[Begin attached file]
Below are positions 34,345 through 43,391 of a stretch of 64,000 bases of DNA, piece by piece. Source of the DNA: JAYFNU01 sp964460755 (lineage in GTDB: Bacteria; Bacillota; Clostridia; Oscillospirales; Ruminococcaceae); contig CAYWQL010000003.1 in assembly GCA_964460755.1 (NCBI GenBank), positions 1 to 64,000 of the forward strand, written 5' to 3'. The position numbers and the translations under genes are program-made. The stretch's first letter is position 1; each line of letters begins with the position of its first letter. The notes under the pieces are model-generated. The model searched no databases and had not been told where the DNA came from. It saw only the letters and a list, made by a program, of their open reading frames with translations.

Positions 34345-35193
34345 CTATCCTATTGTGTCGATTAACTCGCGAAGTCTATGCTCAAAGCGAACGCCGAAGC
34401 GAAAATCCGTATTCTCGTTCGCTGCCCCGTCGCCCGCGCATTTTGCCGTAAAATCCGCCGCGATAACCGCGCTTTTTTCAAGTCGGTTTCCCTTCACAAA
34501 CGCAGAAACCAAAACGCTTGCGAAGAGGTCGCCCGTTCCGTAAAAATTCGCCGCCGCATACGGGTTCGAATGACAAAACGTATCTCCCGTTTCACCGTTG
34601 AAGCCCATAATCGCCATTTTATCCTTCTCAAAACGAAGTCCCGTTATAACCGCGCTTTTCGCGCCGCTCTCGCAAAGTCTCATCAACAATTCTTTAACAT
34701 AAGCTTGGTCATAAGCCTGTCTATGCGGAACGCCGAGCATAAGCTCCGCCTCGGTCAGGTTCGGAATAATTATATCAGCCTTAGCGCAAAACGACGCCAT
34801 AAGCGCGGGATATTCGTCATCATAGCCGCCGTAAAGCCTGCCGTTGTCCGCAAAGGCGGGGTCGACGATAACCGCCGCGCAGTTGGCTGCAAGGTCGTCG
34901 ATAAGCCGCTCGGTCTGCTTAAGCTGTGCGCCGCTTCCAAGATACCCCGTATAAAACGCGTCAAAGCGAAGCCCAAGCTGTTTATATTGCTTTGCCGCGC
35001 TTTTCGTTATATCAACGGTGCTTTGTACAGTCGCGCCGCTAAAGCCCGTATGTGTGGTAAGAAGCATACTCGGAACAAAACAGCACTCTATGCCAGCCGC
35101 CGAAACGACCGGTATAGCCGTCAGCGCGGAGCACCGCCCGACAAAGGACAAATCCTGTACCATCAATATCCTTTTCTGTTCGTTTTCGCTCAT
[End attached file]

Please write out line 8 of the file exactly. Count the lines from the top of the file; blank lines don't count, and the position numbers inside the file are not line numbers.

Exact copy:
34801 AAGCGCGGGATATTCGTCATCATAGCCGCCGTAAAGCCTGCCGTTGTCCGCAAAGGCGGGGTCGACGATAACCGCCGCGCAGTTGGCTGCAAGGTCGTCG